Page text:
A common question that we are asked is what to do with the flower spike after the blooms have lived out their cycle. You have a couple of options of what to do. If the stem is drying up, shriveling and turning yellow, simply cut the stem off at the lowest part closest to the base of the leaves. If the stem is still strong and green but no longer has any flowers, you can leave the stem alone. In many cases the stem will branch out again from one of the segments along the spike. You could get a whole new set of flowers from the new branch. Sometimes the stem will begin to grow a “pup” plant. This pup plant is one of the ways that Phalaenopsis reproduce. The pup will grow leaves and eventually roots will cascade from the stem. At this point it is safe to remove the pup from the mother plant and give it its own pot. Some people choose to cut the healthy stem before it dries out, re-blooms or creates a pup – in order to allow the orchid to focus its energy on producing new roots, leaves or even a new flower spike.

Repotting Phalaenopsis Orchids

Repotting your Phalaenopsis is one of the most important things that you need to do to insure a healthy plant. Orchids are usually planted in sphagnum moss, fir bark or an orchid blend potting mix.  These mediums tend to break down rather quickly, so repotting should be done roughly once per year. You will want to start by choosing a new planter for your orchid. The pot or planter should be slightly larger, roughly one inch in diameter. The new pot should also be made of a material that is porous or breathes, such as terracotta. A good option are pots that have holes placed randomly around the pot to allow air circulation. You will want to carefully remove the orchid from its old container and shake out any old planting medium or moss. Take a close look at the roots. With a sharp knife or scissors, remove any roots that appear dead, rotted or shriveled up. You don’t want any old or dead roots festering at the base of your new planting. Place a layer of the new orchid medium at the base of the new planter. Sphagnum moss and fir bark are good choices.  We prefer an “orchid mix” which generally contains pine bark, fir bark, sphagnum moss and charcoal.  Finally, center the orchid in the new pot and carefully pack your planting medium around the sides and top of the orchid. Timing is also important when repotting a Phalaenopsis. The ideal time to repot is after the blooms and spike have died off. Usually short after, the orchid will go into a growth phase when it begins to grow a new leaf from the center of the plant. We never suggest repotting an orchid when it is in bloom. The plant can go into shock and the blooms and buds can die.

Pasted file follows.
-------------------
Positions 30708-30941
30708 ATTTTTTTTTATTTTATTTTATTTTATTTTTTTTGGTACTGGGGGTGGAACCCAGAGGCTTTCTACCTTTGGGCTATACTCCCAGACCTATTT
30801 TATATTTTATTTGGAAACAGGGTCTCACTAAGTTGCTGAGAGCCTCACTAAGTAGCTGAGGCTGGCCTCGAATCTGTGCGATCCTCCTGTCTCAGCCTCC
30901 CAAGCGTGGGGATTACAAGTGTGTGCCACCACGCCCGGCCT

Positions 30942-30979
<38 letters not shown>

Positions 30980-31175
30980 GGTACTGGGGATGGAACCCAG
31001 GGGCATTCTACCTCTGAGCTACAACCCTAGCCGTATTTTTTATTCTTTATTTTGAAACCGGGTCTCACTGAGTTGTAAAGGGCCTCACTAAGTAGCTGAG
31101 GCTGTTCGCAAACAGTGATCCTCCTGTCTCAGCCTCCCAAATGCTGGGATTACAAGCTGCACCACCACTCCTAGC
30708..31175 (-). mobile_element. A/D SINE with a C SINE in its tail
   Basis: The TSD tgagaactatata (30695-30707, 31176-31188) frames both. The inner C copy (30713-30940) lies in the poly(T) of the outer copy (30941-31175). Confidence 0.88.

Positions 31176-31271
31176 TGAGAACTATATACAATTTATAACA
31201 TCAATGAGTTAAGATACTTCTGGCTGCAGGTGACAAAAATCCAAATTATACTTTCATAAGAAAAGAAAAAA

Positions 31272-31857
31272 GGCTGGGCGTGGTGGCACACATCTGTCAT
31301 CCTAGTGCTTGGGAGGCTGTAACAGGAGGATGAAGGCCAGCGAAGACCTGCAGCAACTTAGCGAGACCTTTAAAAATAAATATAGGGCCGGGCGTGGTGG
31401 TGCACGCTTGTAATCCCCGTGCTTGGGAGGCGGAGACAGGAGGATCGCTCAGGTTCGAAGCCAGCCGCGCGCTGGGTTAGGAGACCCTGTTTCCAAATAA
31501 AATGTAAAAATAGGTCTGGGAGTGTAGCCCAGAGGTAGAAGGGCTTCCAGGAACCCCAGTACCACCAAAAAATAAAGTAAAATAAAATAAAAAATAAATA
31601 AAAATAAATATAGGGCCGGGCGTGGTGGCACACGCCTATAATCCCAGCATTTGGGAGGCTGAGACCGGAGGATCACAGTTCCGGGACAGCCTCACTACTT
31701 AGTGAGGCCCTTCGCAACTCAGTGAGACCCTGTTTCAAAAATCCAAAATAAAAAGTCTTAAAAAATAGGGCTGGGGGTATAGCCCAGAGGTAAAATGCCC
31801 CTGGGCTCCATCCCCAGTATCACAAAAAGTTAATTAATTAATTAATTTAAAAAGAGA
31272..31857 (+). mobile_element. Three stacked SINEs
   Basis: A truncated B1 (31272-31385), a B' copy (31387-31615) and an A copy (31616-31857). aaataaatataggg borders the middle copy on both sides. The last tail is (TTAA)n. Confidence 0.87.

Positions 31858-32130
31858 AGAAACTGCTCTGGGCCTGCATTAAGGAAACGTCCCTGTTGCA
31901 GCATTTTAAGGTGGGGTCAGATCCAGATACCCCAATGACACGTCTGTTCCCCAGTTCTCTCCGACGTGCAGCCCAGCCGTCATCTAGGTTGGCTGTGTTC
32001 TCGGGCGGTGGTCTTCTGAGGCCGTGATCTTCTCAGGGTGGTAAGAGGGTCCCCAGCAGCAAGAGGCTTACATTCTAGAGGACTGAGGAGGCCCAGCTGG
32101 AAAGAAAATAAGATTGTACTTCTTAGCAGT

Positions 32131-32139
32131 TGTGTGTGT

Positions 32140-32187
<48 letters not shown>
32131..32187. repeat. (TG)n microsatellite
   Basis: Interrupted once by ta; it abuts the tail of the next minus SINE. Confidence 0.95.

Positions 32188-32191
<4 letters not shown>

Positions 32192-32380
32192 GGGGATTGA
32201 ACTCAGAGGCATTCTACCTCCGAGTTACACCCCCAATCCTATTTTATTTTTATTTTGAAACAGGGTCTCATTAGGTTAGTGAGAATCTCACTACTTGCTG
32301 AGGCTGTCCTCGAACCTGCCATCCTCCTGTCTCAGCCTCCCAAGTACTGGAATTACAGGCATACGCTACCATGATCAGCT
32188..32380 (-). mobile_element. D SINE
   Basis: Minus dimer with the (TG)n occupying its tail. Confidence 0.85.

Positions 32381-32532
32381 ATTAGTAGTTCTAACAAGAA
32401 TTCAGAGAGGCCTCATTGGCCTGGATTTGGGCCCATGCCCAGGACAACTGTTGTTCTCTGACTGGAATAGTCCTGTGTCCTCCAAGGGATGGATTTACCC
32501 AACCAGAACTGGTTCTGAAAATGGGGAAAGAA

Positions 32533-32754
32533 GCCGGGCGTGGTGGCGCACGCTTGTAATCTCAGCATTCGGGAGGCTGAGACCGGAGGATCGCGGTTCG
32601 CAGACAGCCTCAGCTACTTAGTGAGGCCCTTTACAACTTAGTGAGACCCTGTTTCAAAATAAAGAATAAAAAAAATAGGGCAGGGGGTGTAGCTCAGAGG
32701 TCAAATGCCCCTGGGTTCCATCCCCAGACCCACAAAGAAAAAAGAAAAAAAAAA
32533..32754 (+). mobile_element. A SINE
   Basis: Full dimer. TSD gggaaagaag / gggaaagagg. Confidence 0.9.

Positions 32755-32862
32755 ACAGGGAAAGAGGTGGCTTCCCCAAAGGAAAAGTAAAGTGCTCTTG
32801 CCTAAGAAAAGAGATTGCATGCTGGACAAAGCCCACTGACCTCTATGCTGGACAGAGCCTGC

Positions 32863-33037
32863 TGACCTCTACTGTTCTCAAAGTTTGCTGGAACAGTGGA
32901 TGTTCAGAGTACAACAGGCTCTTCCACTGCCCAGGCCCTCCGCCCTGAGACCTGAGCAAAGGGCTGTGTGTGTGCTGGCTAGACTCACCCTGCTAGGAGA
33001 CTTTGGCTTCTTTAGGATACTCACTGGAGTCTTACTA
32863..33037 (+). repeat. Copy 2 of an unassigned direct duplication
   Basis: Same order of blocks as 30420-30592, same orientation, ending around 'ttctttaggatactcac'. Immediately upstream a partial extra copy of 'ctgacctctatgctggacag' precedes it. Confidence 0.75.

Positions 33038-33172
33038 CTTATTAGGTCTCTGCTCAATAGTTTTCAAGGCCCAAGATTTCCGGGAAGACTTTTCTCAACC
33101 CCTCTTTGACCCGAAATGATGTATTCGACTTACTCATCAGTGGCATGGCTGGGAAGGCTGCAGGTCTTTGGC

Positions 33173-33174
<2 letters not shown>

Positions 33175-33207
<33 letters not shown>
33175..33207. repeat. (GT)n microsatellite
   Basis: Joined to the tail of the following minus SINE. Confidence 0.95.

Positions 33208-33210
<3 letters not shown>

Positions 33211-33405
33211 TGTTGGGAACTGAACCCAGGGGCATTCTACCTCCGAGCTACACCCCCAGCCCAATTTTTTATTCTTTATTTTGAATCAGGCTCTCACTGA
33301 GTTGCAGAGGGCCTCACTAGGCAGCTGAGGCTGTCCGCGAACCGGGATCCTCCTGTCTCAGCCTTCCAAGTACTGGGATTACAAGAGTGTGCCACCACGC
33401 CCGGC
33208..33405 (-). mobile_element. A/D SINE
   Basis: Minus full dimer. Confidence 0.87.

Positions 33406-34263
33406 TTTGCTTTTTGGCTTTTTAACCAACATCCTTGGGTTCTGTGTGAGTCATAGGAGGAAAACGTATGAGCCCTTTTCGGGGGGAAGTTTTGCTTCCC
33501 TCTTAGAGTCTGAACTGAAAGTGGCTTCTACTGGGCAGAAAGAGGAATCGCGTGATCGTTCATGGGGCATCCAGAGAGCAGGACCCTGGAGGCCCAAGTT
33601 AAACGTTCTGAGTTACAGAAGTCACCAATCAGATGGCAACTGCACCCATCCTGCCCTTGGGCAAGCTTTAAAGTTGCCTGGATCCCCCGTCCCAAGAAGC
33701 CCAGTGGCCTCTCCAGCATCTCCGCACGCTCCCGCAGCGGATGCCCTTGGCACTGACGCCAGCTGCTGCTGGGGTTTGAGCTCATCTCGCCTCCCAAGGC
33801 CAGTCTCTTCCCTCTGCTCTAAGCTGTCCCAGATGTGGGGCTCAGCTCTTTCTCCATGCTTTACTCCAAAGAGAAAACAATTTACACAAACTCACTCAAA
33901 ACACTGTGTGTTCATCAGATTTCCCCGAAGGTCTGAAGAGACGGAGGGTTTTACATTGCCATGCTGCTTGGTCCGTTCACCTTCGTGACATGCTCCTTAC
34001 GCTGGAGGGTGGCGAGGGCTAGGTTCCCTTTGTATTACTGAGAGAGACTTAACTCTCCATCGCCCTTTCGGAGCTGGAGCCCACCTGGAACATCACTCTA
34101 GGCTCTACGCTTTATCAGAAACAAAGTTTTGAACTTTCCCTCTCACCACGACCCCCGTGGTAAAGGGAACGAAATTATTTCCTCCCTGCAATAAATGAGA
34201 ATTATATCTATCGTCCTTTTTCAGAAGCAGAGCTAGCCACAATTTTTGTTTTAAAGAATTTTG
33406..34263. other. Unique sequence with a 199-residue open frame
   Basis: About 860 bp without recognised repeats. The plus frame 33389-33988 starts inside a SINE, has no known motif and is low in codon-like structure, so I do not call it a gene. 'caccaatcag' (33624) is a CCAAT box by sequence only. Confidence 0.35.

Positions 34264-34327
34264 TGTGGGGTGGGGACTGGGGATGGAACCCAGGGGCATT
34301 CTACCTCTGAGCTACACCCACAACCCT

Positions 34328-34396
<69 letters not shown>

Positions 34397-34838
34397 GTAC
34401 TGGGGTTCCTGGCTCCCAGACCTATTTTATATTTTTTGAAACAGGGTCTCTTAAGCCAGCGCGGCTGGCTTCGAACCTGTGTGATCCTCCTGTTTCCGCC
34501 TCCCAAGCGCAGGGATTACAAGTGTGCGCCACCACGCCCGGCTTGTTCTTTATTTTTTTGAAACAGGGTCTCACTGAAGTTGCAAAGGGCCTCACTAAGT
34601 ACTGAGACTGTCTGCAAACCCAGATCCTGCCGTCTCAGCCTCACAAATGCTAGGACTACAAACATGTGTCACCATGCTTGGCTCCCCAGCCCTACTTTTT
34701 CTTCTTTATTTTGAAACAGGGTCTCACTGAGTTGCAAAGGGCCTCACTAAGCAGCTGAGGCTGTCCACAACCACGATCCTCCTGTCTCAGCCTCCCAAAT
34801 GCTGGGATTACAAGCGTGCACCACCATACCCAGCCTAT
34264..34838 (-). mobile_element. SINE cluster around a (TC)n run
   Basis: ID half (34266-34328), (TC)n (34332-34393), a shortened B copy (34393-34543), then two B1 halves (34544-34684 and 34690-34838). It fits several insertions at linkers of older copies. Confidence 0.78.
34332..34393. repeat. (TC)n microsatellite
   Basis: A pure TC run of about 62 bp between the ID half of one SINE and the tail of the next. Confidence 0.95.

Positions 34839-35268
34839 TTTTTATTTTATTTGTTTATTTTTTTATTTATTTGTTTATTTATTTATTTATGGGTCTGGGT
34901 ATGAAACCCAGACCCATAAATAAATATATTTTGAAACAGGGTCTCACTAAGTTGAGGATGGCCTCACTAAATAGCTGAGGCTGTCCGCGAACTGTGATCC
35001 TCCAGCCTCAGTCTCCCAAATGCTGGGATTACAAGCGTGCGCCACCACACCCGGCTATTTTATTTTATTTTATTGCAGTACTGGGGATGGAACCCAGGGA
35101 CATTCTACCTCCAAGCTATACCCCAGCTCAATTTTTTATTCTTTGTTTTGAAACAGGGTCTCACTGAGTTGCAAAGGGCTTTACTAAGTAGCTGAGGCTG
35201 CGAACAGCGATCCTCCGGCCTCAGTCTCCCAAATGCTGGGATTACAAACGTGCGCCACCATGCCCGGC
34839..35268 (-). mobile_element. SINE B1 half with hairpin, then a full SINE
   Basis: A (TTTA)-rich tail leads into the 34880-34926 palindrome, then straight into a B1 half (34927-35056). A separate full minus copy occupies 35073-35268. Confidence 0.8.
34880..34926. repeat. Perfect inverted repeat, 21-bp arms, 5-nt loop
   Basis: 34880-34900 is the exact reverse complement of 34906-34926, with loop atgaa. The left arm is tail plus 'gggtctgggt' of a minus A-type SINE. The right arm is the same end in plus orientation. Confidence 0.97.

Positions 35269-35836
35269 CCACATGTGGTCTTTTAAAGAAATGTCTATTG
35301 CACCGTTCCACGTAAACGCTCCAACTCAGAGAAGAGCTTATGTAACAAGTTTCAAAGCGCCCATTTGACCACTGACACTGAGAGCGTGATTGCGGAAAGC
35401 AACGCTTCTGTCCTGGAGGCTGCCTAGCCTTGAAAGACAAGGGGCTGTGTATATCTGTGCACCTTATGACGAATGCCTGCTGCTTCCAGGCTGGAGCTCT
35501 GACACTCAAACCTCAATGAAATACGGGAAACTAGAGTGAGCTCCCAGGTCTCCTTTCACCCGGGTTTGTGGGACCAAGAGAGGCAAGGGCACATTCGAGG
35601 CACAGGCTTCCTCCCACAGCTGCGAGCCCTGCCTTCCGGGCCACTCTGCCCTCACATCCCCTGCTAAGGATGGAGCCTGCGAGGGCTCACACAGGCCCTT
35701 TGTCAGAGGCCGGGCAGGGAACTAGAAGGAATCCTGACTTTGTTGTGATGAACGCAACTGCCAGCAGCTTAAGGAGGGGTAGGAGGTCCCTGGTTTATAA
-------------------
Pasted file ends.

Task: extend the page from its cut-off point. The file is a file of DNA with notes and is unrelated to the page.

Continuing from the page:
Getting Phalaenopsis To Bloom Again

Re-blooming your Phalaenopsis can be one of the more challenging parts of growing them. Even with ideal conditions and care sometimes orchids can be stubborn about producing more flowers. We find that keeping a cooler average temperature – around mid 60’s, can push the orchid to produce a new flower spike. Generally orchids produce a flower spike after the cycle where it produces new roots and leaves. There are also a few products out that you add to your watering cycle to help the orchid flower. These bloom promoting products encourage plants to produce flower spikes by giving them the fertilizer they need to do so. From our experience, they work well and should definitely be taken into consideration if you are having trouble getting your Phalaenopsis back into flower.

Fertilizing Phalaenopsis Orchids

Do orchid fertilizers work? Definitely. Orchids, like every other living thing need a source of energy. The orchids take in their nutrients from the water and potting medium they are planted in. That medium only holds so much, and when the nutrients are depleted, fertilizer is the only source left. People who grow orchids without repotting and fertilizing regularly are essentially starving the orchids and holding them back from their full potential. There are many different orchid fertilizers on the market and they come in many forms. There are water soluble fertilizers, ready to use liquid, liquid concentrate, fertilizer spikes, time release granules and many others. They have also recently come out with a “mist” form or orchid fertilizer. Which orchid fertilizer works best? That is up for you to decide. We prefer a ready to use liquid simply for the convenience of use.

Are Buds Falling Off Your Phalaenopsis Orchid?

One of the most common problems that people experience with Phalaenopsis orchids is an issue commonly referred to as “bud blast”. Bud blast is when the orchid produces buds that never turn into flowers. Instead, they turn yellow and drop from the plant before they have a chance to open. Many factors can cause bud blast. Overwatering is the most common but the plant being too dry could be an issue as well. An insect such as spider mite can cause bud blast as well as temperature extremes. Bud blast can also be caused by stress or lack of fertilization. Was the plant recently purchased and shipped in a box? Sometimes simply moving the orchid from one place to another can stress the plant into dropping its buds. The good thing about bud blast is that it is a problem that is easily solved. Read through this explanation of orchid care and make yourself a checklist. One or more of the contributing factors can be narrowed down and you can rid yourself of this issue.